Various visits in both directions have taken place again in 2006, or are going to take place before the end of the year.
The visits in the direction Brazil to France concerned Said Sadique Adi (two weeks in January), Fabio Henrique Viduani Martinez (three weeks in July) and Alair Pereira do Lago (one week in early September). The visits in the other direction will take place from November 25 to December 10, 2006, and will involve a group of ten persons from HELIX. These include Christian Gautier (head of the Laboratory of Biometry and Evolutionary Biology - LBBE - of the University Claude Bernard) and the French-side coordinator of ArcoIris (Marie-France Sagot), as well as eight PhD students from HELIX, two originally from Brazil and doing their PhD (regular or sandwich - a "sandwich" PhD student spends approximately one year of his/her doctoral studies outside Brazil) in France, Marília Dias Vieira Braga and Paulo Gustavo Soares da Fonseca, one Chilean, Vicente Acuña, and five French, Élise Billoir, Claire Lemaitre, Ludovic Cottret, Pierre Peterlongo and Emmanuel Prestat. This group will be visiting the USP (8 days), but also the Federal University of Mato Grosso do Sul (6 days) where Said and Fabio, who are ex-PhD students of the USP group, hold now permanent positions as associate professors. The Federal University of Mato Grosso do Sul (UFMS) is located, as its name indicates, in the state of Mato Grosso do Sul, more precisely in its capital, Campo Grande.
Said was a sandwich student with HELIX in 2003-2004. He defended his PhD under the supervision of Carlos Eduardo Ferreira (Carlinhos) from the USP group in May 2005. We are now working, together also with Fabio, on some alignment and motif problems. These problems were discussed during both Said's and Fabio's visits to France and will be continued during the French group's visit to Campo Grande. The motif problem in particular may be related to the Steiner tree problem on which Fabio has worked during his PhD at the USP. More precisely, the problem concerns, given a set S of N strings, identifying a minimal set W of p <= N words, such that each has a substring in a distinct element of S that is at an edit distance at most k from an element of W. This problem is known to be hard in general, but we believe that it can be profitably formulated in terms of variants of the Steiner tree problem which could lead to computationally and, hopefully, also biologically interesting approximation resolutions. Carlinhos will also participate in this work, which should lead to a publication, as well as possibly Nalvo Franco de Almeida Junior from the UFMS, ex-PhD student of João Carlos Setubal then at the University of Campinas and who, with João Meidanis, pioneered the field of computational biology in Brazil.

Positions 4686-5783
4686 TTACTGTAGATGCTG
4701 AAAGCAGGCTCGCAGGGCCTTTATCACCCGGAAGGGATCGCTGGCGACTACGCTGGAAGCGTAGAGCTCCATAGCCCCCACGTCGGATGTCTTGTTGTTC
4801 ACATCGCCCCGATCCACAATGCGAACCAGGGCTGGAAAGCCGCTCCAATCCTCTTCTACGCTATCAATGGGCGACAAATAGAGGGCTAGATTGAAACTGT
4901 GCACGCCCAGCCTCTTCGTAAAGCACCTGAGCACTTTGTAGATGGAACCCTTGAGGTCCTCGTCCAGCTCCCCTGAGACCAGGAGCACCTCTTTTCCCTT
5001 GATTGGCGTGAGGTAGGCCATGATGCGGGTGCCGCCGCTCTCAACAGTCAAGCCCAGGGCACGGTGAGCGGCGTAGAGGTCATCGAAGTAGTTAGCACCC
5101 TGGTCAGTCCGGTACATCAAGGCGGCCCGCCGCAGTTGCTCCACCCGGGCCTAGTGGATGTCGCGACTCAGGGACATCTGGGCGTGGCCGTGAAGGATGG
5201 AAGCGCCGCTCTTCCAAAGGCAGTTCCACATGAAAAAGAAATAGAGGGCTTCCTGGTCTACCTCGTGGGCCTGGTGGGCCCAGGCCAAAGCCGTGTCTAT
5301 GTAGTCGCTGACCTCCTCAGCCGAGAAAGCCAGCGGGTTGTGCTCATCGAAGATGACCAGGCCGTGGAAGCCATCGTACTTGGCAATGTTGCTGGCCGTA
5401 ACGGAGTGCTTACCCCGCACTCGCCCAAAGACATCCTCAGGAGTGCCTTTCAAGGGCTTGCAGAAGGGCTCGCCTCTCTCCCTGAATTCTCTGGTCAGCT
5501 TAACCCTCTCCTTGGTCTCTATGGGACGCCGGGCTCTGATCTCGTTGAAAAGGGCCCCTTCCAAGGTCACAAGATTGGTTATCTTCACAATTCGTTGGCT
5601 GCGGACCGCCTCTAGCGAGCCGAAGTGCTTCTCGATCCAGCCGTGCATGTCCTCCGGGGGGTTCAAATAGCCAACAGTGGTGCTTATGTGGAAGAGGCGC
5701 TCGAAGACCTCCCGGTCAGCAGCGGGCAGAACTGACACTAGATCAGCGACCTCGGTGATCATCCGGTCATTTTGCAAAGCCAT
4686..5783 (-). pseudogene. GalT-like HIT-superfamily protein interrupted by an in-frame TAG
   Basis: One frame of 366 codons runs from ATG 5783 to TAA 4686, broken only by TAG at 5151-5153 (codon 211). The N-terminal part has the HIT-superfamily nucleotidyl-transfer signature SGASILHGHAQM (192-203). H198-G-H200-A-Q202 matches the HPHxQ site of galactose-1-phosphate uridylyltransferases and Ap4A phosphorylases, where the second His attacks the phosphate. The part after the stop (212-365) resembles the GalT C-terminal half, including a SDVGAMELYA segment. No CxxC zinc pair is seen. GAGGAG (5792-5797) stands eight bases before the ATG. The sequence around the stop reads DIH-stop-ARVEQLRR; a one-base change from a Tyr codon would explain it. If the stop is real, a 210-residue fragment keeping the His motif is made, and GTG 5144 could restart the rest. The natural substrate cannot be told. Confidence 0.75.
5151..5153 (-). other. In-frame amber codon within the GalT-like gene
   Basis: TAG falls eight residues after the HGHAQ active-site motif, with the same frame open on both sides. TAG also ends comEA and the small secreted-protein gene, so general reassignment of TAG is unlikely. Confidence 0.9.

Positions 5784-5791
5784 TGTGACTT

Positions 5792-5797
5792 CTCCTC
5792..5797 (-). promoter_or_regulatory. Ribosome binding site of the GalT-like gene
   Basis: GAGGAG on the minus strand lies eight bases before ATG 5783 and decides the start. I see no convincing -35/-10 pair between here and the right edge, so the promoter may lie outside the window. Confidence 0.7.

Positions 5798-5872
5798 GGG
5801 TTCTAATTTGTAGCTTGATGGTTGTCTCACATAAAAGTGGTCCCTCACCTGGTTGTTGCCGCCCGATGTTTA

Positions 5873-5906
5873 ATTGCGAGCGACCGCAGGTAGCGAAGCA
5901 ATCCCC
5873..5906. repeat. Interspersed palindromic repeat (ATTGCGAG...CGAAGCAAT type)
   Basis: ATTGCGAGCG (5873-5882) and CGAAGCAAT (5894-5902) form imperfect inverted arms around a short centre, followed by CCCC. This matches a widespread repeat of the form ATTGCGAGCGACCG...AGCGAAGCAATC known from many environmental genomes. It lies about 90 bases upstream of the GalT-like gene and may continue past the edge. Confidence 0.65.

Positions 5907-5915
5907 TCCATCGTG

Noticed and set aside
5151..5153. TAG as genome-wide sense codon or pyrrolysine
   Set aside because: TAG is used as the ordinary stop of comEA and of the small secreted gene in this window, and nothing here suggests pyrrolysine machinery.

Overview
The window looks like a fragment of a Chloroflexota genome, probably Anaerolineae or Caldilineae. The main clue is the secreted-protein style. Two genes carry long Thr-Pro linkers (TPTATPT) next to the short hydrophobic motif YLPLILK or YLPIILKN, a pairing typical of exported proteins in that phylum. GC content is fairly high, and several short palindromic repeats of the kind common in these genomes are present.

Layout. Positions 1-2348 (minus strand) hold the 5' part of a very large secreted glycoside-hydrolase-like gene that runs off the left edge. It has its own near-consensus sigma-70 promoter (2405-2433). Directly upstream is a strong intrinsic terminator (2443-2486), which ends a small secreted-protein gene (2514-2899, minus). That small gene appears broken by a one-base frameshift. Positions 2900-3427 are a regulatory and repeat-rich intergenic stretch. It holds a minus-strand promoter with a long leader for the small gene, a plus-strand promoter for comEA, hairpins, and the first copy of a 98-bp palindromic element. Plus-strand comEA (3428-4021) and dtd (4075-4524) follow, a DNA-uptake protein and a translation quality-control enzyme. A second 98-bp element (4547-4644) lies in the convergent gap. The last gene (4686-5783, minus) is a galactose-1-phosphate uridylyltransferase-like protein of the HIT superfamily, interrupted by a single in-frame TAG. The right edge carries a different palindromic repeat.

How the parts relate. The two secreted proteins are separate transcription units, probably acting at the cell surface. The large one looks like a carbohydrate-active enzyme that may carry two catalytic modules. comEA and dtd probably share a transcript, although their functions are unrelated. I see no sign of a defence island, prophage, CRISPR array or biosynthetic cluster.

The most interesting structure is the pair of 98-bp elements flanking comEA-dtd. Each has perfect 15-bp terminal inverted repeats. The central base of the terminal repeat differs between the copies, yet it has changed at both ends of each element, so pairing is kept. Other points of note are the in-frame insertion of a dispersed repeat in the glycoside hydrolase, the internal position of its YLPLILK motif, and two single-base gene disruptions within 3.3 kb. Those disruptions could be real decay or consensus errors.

Alair's visit to France in early September, although short, was very productive. Collaborative work with him is well advanced as concerns filtering techniques for identifying long repeats in whole genomes. This work is done with Pierre Peterlongo, and with another long-term Italian collaborator (Nadia Pisanti). A first paper has been submitted in 2006 () and a second is in preparation () and should be submitted at the end of 2006 (with also a student of Alair, Gustavo Akio Tominaga Sacomoto, as participant). The latter work has already led to an algorithm, Ed'Nimbus, that may be used through the web at this address. This work will be continued in 2007, notably in an extended collaboration with SYMBIOSE from the IRISA where Pierre Peterlongo is now postdoc, and who was one of the partners in the ARC IBN coordinated by HELIX. During his postdoc, Pierre will indeed keep working with filtering techniques for finding long repeats. His postdoc will be in collaboration with another group who has applied to become an INRIA team, SEQUOIA of Hélène Touzet and Grégory Kucherov. Pierre will work mostly with Grégory and Laurent Noé, associate professor at the University of Lille I. Finally, the work on filters for sequence analysis is also being conducted for its statistical aspects in collaboration with Frédérique Bassino from the University of Marne-la-Vallée where Pierre Peterlongo did his PhD under the co-supervision of Marie-France Sagot and Maxime Crochemore, and will be done in close relation with the PhD work of Marc Deloger (co-supervisors: Cristina Vieira from the LBBE and Marie-France Sagot) on the relation between repeats along a genome and function (for instance, regulation of gene expression).